Britain warns of incoming budgetary trouble after Truss debacle
The UK government warns of impending tax hikes after Liz Truss.
The UK government warned on Sunday of impending tax increases, particularly for the wealthy, as it attempts to repair the economic damage caused by Liz Truss' brief tenure as Prime Minister.
Rishi Sunak, who succeeded Truss and was en route to an economic summit of the G20 in Indonesia, vowed to bring the spiraling inflation under control, even if it means that already struggling businesses and consumers will suffer further.
When he releases an emergency budget statement on Thursday, his Finance Minister, Jeremy Hunt, told Sky News that the hurt will fall disproportionately on the better off. "We're all going to be paying a bit more tax, I'm afraid," he said while refusing to be drawn into detail on the plan after a tax-cutting budget by Truss caused panic in financial markets.
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Hunt acknowledged that the UK economy was probably already in a recession as a result of the quarter of July through September's contraction, adding, "But we are a resilient country, and frankly, we've faced much bigger challenges in our history."
"We will be asking everyone for sacrifices," the Chancellor of the Exchequer stressed.
"But I think in a fair society, as we are in the UK, we need to recognize that there's only so much you can ask from people on the very lowest incomes, so that will be reflected in the decisions that I take."
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In order to increase revenue from high earners and impose strict spending restrictions for years to come even as inflation reaches double digits, Hunt is reportedly considering changing the income tax brackets.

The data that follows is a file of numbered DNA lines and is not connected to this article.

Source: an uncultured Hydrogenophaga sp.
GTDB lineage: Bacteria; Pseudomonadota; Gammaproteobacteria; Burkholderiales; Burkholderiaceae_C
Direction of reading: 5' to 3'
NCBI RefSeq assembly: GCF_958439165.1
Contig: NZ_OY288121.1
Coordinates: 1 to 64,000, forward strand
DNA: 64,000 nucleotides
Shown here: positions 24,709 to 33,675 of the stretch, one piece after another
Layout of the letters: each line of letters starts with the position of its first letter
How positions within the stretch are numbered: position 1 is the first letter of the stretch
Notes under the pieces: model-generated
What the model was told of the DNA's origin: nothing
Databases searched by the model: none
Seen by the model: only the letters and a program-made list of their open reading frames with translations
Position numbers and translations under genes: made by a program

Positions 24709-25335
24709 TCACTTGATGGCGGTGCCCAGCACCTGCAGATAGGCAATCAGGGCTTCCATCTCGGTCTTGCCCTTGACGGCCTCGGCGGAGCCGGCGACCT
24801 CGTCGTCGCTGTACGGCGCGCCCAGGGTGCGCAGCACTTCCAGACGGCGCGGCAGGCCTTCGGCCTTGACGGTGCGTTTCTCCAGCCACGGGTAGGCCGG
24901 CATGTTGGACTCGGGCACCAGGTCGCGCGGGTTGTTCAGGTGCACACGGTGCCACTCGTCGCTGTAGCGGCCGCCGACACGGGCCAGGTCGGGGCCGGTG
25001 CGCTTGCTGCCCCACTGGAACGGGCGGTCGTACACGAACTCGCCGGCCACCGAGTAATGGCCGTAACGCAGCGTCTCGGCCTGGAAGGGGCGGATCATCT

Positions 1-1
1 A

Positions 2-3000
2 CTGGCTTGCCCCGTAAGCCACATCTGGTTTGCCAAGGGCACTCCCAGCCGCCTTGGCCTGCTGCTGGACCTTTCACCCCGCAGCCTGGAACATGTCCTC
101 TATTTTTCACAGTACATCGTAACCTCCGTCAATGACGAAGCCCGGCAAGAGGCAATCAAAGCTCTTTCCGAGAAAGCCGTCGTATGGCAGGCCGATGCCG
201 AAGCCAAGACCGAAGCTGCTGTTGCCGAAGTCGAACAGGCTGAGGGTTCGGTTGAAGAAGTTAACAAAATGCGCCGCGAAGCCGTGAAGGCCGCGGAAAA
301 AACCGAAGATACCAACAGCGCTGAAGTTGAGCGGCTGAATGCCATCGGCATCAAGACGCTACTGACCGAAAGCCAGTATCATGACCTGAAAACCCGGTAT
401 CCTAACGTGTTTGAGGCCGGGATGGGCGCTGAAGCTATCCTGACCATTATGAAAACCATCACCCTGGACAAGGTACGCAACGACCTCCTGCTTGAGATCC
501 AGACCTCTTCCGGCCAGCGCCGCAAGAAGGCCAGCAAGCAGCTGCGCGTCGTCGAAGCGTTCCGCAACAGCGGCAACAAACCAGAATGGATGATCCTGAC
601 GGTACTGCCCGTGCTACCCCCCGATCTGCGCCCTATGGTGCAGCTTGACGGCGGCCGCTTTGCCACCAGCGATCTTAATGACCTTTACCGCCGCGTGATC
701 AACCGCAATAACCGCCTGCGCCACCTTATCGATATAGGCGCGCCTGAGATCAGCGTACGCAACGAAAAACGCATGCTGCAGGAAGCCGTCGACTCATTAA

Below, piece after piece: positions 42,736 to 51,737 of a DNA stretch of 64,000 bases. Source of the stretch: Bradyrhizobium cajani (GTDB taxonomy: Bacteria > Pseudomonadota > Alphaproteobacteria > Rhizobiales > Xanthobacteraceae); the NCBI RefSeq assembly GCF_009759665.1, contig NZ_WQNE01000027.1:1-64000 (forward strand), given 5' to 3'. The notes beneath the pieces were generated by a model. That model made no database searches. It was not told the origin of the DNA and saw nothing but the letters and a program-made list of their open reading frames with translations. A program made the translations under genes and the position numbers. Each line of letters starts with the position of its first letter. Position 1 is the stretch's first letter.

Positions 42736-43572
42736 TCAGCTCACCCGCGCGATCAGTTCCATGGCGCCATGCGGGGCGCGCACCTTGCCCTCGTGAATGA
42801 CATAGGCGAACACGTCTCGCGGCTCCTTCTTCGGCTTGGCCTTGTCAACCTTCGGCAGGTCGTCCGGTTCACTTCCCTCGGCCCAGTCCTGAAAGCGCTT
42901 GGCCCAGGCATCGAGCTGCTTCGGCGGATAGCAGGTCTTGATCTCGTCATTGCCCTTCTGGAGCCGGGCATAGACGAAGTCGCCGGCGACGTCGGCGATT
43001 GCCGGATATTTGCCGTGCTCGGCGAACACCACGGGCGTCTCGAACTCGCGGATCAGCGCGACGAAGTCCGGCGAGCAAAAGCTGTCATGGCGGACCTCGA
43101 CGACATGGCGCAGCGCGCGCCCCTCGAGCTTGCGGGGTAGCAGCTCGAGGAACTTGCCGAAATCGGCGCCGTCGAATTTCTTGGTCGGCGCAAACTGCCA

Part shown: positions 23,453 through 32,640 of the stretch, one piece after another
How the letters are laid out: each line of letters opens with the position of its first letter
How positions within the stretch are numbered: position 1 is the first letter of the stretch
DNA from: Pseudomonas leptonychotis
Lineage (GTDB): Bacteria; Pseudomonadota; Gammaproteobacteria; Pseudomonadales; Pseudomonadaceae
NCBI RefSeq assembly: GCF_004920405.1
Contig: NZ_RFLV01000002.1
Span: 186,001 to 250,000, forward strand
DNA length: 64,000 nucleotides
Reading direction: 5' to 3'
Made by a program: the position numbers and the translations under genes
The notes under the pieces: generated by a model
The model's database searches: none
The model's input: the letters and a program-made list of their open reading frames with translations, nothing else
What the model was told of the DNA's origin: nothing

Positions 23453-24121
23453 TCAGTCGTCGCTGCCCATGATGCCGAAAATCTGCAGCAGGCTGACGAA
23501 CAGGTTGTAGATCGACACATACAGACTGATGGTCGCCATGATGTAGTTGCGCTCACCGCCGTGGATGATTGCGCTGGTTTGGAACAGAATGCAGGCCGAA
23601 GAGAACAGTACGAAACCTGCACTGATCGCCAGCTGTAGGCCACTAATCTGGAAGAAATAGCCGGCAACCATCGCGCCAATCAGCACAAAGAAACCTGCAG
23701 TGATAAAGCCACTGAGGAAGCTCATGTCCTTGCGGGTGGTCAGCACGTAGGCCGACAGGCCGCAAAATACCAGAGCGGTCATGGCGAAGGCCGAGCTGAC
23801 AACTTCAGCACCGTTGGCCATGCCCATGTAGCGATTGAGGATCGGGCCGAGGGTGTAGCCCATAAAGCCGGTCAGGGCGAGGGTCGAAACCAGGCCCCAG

According to the Resolution Foundation, a think tank, half of the budget black hole left by Truss was the amount of savings and additional revenue he is requesting, which could total up to £60 billion ($71 billion). "We do have to do some tax rises, do some spending cuts if we're going to show that we're a country that pays our way," Hunt said, insisting that his policies would make any recession "shallower and quicker."
'Badge of shame'
The increase in energy costs brought on by the Western sanctions on Ukraine, cost the economy £140 billion, according to Hunt. "It's like the economy supporting an entire second NHS (National Health Service)," the chancellor said.
Hunt acknowledged that there were "massive pressures" on the system and "unbearable pressure" on the medical staff when asked if the NHS was in danger of failing as a result of the Covid pandemic.
However, he denied a 17% pay demand made by the largest nursing union in Britain, which last week decided to go on strike for the first time in its 106-year history. "We have to recognize a difficult truth that if we gave everyone inflation-proof pay rises, inflation would stay," he said.
Prior to Hunt's budget, the opposition Labour party charged that after 12 years of Conservative rule, the government had left public services like the NHS "on their knees."
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In this week's budget, "austerity 2.0" was not the best course of action, according to Labour's Finance Spokesperson Rachel Reeves, who called it a "badge of shame" that the nurses felt compelled to strike.
Since the summer, tens of thousands of workers across many industries, including the postal service, the legal system, ports, and telecommunications, have gone on strike in Britain in an effort to demand higher pay.
Hunt was also challenged by growing evidence that Britain's exit from the European Union is causing long-term harm, with comparable economies recovering much faster from the pandemic.
He was questioned regarding mounting evidence that Britain's exit from the European Union is having a long-term negative impact, as comparable economies recovered from the pandemic much more quickly. "I don't deny there are costs to a decision like Brexit, but there are also opportunities, and you have to see it in the round," said Hunt, who voted in 2016 to stay in the EU.